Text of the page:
I think every writer has at least one moment like this. After seven contracted works and three in various stages of submission in the last nine months, it’s easy to run out of steam, and I hit a major wall at the end of October, thanks in no small part to some unanticipated events.
I’d planned to end the month on a relatively sedate note, scale back my work and take an honest-to-God week off, unwind, and just enjoy not having to be in four places at once before the madness of NaNoWriMo AND the “Timeless Desire” blog tour kicked off. So, on October 26th, I decided taking a little time off wasn’t a bad idea. Besides, the next day was my four-year wedding anniversary.
And that was the day my puppy, Thor, got sick.
At the same time, my wife injured her knee. A sick dog plus an injured wife plus a frazzled writer equals ain’t nothin’ gettin’ done. So, at a quarter after four, when we should have been sitting down to an anniversary dinner, we were at the vet’s office, trying to get Thor better. We got through our anniversary, but it wasn’t what I’d hoped the day would be.
Two days later, I had to bow out of a scheduled author release chat at Noble Romance’s Yahoo group, because Thor’s condition had visibly declined. He became sluggish and lethargic, and we rushed him to the emergency pet hospital near our house, to no avail.
He died in my arms as I was carrying him into the hospital.
Rationally, I know at six months old, the little guy just didn’t have much of a chance. This was particularly traumatic because I’ve seen pets die before. Older pets who’d enjoyed a good life and had lots of years behind them. But you never expect to lose a pet so young (Except for fish, which are kind of borderline pets if you ask me anyway. Animate wall decorations is more like it.) and I took it very hard.
A week later, we got the urn back. A tiny cedar box with a brass padlock and key, swathed in sheer green material and containing a poem and a packet of rosemary. I still haven’t had the heart to open the bag and read the poem. They also included a memorial wall hanging in forest green. The left side has a cut-out shaped like a bone and “The Rainbow Bridge” written on the inside. There are three circles on the right: The top one remains empty until I can find the perfect picture to grace it. The middle bears a pawprint. And the bottom, a lock of Thor’s hair.
The urn has now taken up residence to the right of my monitor on my desk. The wall hanging is above my monitor, where I can see it easily.
I mourned a lot between the time he died and a few days after we got the urn back. I tried to get back in the saddle several times and write the venom and pain out of my system, but all my attempts felt flat and lifeless. It was like I knew the words and how to put them together, but they just wouldn’t come properly. I even took a stab at working on Angel of Death, but I wasn’t in love with what I wrote; a rarity for me, especially where my angels are concerned. The best I could come up with was a half-baked, pseudo-philosophical rant about why death is necessary, and even that wasn’t up to my usual standards.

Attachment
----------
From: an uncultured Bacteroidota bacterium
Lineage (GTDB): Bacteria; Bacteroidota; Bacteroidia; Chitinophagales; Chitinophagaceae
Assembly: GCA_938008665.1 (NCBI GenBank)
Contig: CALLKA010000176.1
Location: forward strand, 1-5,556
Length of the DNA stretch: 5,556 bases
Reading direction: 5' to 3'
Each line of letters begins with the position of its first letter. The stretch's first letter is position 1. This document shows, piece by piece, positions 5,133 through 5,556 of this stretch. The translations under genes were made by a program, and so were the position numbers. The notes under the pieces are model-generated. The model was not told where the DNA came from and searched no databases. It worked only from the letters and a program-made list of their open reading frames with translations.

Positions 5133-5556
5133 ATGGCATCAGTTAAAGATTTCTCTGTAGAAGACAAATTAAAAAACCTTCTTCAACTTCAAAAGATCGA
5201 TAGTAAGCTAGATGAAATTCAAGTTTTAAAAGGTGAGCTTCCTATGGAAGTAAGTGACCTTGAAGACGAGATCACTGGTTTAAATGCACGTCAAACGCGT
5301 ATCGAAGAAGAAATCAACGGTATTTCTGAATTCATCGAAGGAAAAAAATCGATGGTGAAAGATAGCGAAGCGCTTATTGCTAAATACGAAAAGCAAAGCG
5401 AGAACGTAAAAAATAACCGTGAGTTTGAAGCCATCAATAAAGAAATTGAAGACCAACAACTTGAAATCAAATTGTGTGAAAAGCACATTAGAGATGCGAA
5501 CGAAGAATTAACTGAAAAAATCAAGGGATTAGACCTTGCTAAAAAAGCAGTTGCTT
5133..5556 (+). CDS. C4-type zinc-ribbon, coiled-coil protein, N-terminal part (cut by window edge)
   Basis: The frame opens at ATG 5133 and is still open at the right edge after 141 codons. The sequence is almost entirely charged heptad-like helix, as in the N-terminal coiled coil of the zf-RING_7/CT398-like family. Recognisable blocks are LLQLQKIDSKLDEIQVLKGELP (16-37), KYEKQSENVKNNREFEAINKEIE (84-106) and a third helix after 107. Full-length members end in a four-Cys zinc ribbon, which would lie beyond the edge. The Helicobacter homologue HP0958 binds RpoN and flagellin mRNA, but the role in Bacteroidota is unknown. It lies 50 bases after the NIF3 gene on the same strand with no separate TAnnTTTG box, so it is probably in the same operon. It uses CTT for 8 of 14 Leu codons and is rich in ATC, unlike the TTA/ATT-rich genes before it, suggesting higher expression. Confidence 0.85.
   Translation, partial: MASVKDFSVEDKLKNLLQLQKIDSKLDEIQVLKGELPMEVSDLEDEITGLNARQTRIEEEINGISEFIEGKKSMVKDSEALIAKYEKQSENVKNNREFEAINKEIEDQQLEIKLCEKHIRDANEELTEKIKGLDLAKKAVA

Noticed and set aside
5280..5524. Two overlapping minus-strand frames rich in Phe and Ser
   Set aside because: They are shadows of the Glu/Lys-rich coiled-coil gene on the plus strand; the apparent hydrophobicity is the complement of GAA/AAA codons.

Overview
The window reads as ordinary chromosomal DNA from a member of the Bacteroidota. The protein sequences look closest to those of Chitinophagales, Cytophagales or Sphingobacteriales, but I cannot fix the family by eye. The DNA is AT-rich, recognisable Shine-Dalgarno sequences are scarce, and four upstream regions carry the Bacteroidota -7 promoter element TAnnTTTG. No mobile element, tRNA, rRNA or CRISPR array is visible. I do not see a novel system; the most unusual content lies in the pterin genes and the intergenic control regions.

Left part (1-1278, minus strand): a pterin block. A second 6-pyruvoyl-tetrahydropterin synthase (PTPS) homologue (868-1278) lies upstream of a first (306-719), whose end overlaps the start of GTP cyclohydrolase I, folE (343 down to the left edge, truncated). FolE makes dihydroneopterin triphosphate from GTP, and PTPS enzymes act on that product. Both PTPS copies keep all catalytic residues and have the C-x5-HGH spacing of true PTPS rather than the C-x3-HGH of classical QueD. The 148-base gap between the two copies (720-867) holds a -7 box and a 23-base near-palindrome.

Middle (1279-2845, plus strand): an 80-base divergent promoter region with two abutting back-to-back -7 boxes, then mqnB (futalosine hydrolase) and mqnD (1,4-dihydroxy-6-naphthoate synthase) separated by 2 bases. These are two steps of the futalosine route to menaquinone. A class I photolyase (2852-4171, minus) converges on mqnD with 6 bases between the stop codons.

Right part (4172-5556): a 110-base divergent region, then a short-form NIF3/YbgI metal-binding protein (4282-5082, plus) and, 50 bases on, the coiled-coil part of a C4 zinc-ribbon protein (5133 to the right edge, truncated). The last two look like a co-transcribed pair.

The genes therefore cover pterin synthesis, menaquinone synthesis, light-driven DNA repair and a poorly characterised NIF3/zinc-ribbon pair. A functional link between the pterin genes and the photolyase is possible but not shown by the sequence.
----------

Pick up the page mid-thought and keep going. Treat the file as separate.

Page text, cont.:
It took me a seeming eternity to get myself together. But, as often happens on the heels of a tragedy, good news seemed to rain from the sky.
First, I got the cover for my forthcoming release, “Dancing On Flames,” available November 29th from Noble Romance Publishing. I love this cover, because it really conveys the tension of the story. Chalk it up to another wonderful offering from Fiona Jayde, Noble’s staff cover artist. Then I got an email from D.L. King, telling me that she was going to recommend an erotic short story about a succubus I submitted months ago and had all but forgotten about, “The Chapel,” to Cleis Press for a forthcoming anthology. They could still turn it down, but I’ve passed the first hurdle.
In the meantime, I’ve gotten a lot of comments and support from my readers, fans, and friends. It’s been a trying and very dark time, but everything’s turning around. And with so many great people around me, I’m finally getting that spark of creative genius, madness, call it what you will, back.
Needless to say, NaNoWriMo is a fading dream for this year. But I sat down and tallied up all my fiction writing for the year to date: two hundred thirteen thousand words of new material, all of it published or in submission. If you factor in the various blogs I’ve written and the promotional this, that, and the other I’ve done since February, the actual count hovers closer to three hundred fifty thousand words.
Not a bad year by anyone’s yardstick. And dammit, it’s something to be proud of. So I’m going to be. Rather than focusing on my failures and losses, I’m looking forward to what I’m bringing next year. With so many of my peers and fans backing me, how can I fail?